Tuesday morning was at another great spot, but then in Yosemite there aren’t many spots that are bad. Superintendent Meadow was our destination and its a doozy of a place. Not as many old Oak Trees as El Cap Meadow but with some very interesting ones. At first glance it seemed like it would be a boring morning, trees one side and Yosemite Falls on the other. I did my usual and started wandering away from the group. Across the Mercede River was a nice little grove and a white church, both were intriguing. The fog just wasn’t as grand as i was hoping for. Then, all of a sudden the light started to travel down the side of the falls and it became clear that it would be a magnificent morning
Slowly the light crept further and further down, lighting up the waterfall as it crept. Across the bridge was Dad and Kevin so i headed over that way to hang with the pack. We all stood in awe as the light just radiated between the granite.
Finally the light reached a point where two rainbows emerged. The first was at the base of the falls where the snow cap was and is normally seen everyday. The second was further to the side and stretched all the way above the treeline. Dad even said in all the years that he had been coming to the valley he had never seen this happen before. What caused the ocurrence, known of really know. The best explanation was that the snow cap had melted and that was enough to create the second rainbow. Whatever the reason we all enjoyed the sight.
Monday evening was spent at El Cap Meadow. This is the meadow that is opposite of El Capitan. It is filled with old Oak Trees that certain owls love to hang out in. So the whole time i was out there i was looking around trying to find that blasted bird which i have yet to find. A few nights back, RC got an amazing shot of El Capitan through the forest at its base, so that was one thing that everyone was looking for as we were out there. Of course i was one of those people who had to try and get that shot. Did i…. no, but i did have time and material to play with other things. Somewhere between 6 and 7 o clock, the fog started rolling in across the meadow and the Oak Trees began to get lost. Nothing looks better than an Oak Tree in fog, it’s just mysterious and spooky. I kept looking, and looking, and looking, didn’t find that one shot. A whole lot of bad shots were taken in this process, until right before we started to leave, the fog got thicker and this tree popped out. In the last second that shot was there, and it just goes to share that waiting does have it’s benefits.
In winter water freezes. I know brain dead right. Well up on top of the bridge next to the waterfall, one can’t help to take it all in and one of things that was most obvious, or at least stood out the most was the ice shelf’s that formed around the rocks and the moving water. When i saw the bridge over the water connecting the two rocks, i was like sweeeeeet i can blur the water and then have just part of it in light and it would be like beams going across the water under the bridge. Yea no didn’t happen. The light moved down and everything light up. This shot was before that happened.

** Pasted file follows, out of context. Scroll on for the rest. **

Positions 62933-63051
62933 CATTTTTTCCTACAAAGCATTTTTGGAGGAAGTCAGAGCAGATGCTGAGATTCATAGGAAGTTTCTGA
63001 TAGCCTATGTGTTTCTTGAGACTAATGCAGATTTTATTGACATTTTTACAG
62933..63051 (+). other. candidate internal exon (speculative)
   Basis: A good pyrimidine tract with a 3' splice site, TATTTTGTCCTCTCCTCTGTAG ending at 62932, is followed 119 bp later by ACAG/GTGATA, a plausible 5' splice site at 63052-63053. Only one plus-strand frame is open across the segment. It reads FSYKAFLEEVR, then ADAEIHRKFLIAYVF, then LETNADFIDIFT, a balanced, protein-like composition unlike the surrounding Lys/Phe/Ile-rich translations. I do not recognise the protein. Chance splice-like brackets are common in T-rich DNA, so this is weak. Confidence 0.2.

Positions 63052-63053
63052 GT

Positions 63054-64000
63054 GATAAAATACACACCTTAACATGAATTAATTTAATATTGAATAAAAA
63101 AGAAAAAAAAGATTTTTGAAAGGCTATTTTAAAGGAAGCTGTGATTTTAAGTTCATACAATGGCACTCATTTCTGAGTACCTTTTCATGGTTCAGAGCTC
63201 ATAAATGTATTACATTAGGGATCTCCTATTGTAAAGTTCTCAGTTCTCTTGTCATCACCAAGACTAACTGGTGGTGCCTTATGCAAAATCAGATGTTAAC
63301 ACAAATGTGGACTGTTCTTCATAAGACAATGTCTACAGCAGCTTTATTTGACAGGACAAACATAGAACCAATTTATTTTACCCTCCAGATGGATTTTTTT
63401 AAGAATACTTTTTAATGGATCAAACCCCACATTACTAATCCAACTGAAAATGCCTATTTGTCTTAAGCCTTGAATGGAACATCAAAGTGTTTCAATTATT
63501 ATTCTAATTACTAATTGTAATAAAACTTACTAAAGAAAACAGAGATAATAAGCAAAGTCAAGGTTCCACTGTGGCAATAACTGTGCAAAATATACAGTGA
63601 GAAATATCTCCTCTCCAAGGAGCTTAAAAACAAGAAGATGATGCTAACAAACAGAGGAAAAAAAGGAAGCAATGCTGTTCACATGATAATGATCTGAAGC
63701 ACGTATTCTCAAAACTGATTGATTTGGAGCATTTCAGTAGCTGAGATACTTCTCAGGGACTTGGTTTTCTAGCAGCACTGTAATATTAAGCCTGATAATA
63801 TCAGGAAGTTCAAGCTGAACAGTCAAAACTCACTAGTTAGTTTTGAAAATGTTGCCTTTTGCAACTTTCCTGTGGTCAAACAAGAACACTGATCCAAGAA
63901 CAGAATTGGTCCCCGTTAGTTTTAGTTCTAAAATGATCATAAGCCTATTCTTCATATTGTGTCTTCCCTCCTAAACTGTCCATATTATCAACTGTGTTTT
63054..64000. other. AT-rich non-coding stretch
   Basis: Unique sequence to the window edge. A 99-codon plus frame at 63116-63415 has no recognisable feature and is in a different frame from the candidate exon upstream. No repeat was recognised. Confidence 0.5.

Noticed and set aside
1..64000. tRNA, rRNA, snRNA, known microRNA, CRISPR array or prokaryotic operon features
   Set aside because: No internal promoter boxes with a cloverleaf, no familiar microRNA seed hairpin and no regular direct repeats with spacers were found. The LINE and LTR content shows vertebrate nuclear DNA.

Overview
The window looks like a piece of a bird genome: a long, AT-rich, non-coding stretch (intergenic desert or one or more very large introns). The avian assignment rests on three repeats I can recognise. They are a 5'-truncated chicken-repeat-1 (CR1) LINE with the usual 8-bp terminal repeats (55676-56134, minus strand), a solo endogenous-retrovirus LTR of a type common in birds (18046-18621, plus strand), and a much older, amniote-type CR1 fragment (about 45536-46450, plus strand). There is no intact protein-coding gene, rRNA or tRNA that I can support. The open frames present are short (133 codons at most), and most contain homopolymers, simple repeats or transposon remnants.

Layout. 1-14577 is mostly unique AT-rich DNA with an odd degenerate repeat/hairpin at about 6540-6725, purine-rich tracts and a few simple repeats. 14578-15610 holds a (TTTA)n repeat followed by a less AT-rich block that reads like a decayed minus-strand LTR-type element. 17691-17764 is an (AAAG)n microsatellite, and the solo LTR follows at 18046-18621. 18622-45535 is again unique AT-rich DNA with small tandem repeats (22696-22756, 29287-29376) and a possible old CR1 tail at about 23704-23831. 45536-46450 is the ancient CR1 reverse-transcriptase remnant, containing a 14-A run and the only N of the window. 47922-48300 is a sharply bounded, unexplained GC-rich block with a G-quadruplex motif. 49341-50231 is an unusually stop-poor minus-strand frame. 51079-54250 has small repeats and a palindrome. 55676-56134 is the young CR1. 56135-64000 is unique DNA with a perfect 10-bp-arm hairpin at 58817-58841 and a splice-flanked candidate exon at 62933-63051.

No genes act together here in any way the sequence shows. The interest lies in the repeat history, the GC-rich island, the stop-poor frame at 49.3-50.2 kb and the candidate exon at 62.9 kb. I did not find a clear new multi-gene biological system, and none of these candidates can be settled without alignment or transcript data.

However, trial lead to success! At least what i consider to be success. This shot and the next one are the two that i liked the most. They were simple, fun and clean. I like those elements, they keep the pursuit of finding new and interesting challenges enjoyable. The biggest element, this is totally personal choice, was i cleaned up the snow. In reality snow is dirty, it’s covered in everything that the forest and mountains have to offer; but in our minds snow isn’t dirty. It’s clean, soft, and fun. That was important when i did a little bit of content aware. Yes i do use that tool on landscapes, but it’s necessary in order to get that image that I’m looking for.
I know this is a little delayed being mid day Tuesday but if you’ve ever been to a DLWS then you know we keep pretty busy and there isn’t always time to get much processing or blogging done. With that I’m gonna have to leave, to go back out shooting, but I will add more to this when i get back. I’m back, after some shooting, some dinning and wine, of course.., so here’s the rest of the story. Yesterday morning was a great morning with a short walk over to the falls. It’s always nice being able to walk out of the hotel and are at the shoot just like that. Well the Yosemite Lodge is right at the base of Yosemite Falls, naturally it was a good place to start the week off on. Up and Up we go to the wet and icy steps of the waterfall, along the way we found bent trees, windy paths and a squirrel. It was the base of upper falls that was the target and it was spectacular.
I like the upper falls and the lower, combined they are quite nice, but it really wasn’t that wow shot that i was looking for and so i kept looking. At the Base of the falls RC had gathered a gaggle of photographers that were capturing the rainbow with the falls. Now there really are many ways to capture this image and it all depends on what is trying to be conveyed. I took this vertically, horizontally, HDR, zoomed in, zoomed out and they all are all correct. I liked the shot vertically and kinda tight. The only real meaning was the water, the light and the rainbow.
The last thing i wanted to try was a B&W. We had strong light on the face of the mountain and lots of light on the waterfall. Now the most important part of a B&W is in fact an absolute black, and an absolute white. This is something that is crucial and something that i didn’t really understand until my Dad looked behind my monitor and said, a Black and White isn’t a black and white without a black point or a white point. It was so obvious and yet escaped me for such a long time. Now when i look for these type of shots i look and plan for just that, a black point and a white point. Simple but hard to get good at.